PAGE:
During the development of the model, it was confirmed that inclusion of informative dropouts in the biomarker analysis improved model diagnostics significantly. Note that in Fig. 1a, the central tendency of CgA levels in patients in the placebo group appears to be constant over time—giving the illusion of lack of disease progression. However, this can be explained by informative dropout: patients with CgA levels higher than baseline are more likely to drop out of the study; therefore, those patients remaining in the study at later time points will be those with smaller increases in CgA. In addition, it has been shown that ignoring informative dropout can potentially bias biomarker parameters (35).

The probability of disease progression in GEP-NETs was successfully described by an underlying Weibull model modified by three predictors. The ratio between predicted CgA levels and individual CgA at baseline (CgA0) was found to be the most significant predictor for PFS and accounted for the difference in PFS curves observed between the treatment and placebo arm (Fig. 2c). Interestingly, the treatment arm was not included as a covariate on the hazard since that information was implicitly included in the link between the CgA ratio and the PFS: CgA levels were typically reduced with respect to baseline in patients receiving LAN, whereas the main tendency in placebo patients was an increase of CgA levels from baseline. We found that PFS was significantly longer for patients receiving LAN than those patients receiving placebo, thus corroborating previous findings (6). The other two predictors of PFS were hepatic tumor load >25% at baseline and primary tumor located in the pancreas. These results are consistent with previous knowledge, which correlate hepatic tumor load and pancreatic tumors with worse prognosis in GEP-NETs (3,9,11,16,18,36).

To visualize the effect of CgA ratio on PFS, we performed simulations of median expected time to event (MTTE) given the observed range of CgA ratios at steady state (Fig. 4) in the different subpopulations (hepatic tumor load and pancreatic tumors). Assuming stable biomarker levels (i.e., CgAt/CgA0 = 1), hepatic tumor load >25% is predicted to be associated with 44% lower MTTE relative to hepatic tumor load <25%. Similarly, pancreatic tumor MTTE is 38% relative to primary tumors in other locations without treatment or disease progression.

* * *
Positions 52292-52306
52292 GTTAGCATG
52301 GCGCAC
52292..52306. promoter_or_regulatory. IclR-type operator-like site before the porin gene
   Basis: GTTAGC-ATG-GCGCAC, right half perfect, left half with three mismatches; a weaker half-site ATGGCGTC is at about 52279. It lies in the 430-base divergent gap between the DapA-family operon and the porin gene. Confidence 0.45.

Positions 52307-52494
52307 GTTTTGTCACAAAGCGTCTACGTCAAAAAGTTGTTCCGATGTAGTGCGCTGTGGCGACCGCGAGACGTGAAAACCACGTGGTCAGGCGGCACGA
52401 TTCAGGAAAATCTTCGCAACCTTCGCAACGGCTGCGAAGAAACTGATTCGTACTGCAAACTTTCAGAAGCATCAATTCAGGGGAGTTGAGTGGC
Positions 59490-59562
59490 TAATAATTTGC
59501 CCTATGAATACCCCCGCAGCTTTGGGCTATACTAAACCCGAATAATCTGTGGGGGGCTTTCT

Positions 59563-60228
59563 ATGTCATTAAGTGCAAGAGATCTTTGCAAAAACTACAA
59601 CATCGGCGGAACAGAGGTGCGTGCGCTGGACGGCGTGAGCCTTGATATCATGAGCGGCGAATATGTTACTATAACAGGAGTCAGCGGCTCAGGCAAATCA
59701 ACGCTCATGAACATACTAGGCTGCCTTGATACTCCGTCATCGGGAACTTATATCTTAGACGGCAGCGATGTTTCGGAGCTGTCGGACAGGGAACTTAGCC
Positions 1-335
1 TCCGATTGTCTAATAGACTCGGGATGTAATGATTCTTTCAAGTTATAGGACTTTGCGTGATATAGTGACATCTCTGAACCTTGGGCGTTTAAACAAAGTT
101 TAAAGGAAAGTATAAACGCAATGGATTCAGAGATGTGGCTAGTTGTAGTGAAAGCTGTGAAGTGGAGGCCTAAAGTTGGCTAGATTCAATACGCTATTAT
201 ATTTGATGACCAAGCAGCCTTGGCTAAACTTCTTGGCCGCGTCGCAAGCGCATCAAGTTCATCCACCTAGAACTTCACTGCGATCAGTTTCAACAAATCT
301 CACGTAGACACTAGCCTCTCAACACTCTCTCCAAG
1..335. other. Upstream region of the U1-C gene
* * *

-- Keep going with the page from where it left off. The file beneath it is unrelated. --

Fig. 4
Relationship between CgAt/CgA0 ratio and median time to event (MTTE, i.e., time to disease progression) for different hepatic tumor loads (left panel) and tumor locations (right panel), assuming constant CgA levels at steady state

The general trend in all populations is that increasing levels of biomarkers leads to a reduction in PFS. The required level of biomarker inhibition to achieve a specified increase in MTTE is also dependent on the subpopulation. However, when considering substantial increases of MTTE (e.g., of more than 100%), the required inhibition is similar between populations. For example, to increase median time to event by 100, 48% and 65% inhibition of CgA levels is required for patients with hepatic tumor load <25% and hepatic tumor load >25%, respectively. Similarly, 48% and 61% inhibition of CgA levels is required for increasing median time to event by 100% for patients with pancreatic tumors and nonpancreatic tumors, respectively. This suggests that although hepatic tumor load and tumor location significantly affect PFS, LAN may be suitable for a broad population of patients if substantial biomarker inhibition can be achieved.